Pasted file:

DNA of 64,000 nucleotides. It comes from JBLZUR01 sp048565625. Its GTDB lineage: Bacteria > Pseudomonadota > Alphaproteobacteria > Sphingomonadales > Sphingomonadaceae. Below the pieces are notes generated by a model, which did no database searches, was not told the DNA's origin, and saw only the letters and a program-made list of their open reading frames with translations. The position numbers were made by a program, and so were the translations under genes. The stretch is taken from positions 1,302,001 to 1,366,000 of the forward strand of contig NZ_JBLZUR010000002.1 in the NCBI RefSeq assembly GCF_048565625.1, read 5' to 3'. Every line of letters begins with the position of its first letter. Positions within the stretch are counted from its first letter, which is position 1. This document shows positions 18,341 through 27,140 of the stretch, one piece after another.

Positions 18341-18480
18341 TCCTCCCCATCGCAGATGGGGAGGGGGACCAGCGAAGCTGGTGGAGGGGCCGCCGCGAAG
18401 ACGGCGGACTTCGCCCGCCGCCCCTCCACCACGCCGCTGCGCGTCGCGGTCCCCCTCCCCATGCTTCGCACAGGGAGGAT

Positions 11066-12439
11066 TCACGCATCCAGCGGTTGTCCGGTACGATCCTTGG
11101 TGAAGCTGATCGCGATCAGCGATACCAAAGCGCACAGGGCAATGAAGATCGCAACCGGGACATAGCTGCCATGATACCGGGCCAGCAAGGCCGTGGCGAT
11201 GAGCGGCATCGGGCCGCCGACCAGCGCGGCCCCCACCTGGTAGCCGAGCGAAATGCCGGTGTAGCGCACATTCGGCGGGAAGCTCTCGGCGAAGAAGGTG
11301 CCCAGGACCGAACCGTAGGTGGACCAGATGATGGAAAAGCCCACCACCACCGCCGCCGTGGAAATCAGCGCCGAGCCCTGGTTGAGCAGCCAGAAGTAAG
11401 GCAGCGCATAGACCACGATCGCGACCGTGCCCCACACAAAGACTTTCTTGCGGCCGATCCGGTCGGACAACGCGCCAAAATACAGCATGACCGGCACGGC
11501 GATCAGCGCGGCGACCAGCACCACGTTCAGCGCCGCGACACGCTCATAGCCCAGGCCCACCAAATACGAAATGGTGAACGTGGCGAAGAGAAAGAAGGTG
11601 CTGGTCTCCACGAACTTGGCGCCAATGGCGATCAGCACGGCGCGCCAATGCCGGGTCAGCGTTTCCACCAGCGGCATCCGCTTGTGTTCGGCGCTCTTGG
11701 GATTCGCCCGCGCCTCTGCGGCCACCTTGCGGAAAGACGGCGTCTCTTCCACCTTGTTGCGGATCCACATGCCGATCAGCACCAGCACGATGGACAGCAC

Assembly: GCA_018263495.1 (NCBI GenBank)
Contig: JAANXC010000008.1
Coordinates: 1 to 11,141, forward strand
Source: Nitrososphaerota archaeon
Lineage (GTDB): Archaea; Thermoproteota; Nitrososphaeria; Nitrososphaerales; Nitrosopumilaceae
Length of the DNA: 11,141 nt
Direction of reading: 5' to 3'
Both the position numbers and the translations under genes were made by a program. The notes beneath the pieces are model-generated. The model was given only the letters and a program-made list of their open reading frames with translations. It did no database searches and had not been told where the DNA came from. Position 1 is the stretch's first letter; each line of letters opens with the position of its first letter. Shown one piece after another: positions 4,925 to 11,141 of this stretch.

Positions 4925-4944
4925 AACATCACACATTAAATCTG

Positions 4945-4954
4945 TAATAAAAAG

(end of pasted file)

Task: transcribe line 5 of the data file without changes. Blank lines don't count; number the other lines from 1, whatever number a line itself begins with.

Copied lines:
Positions 11066-12439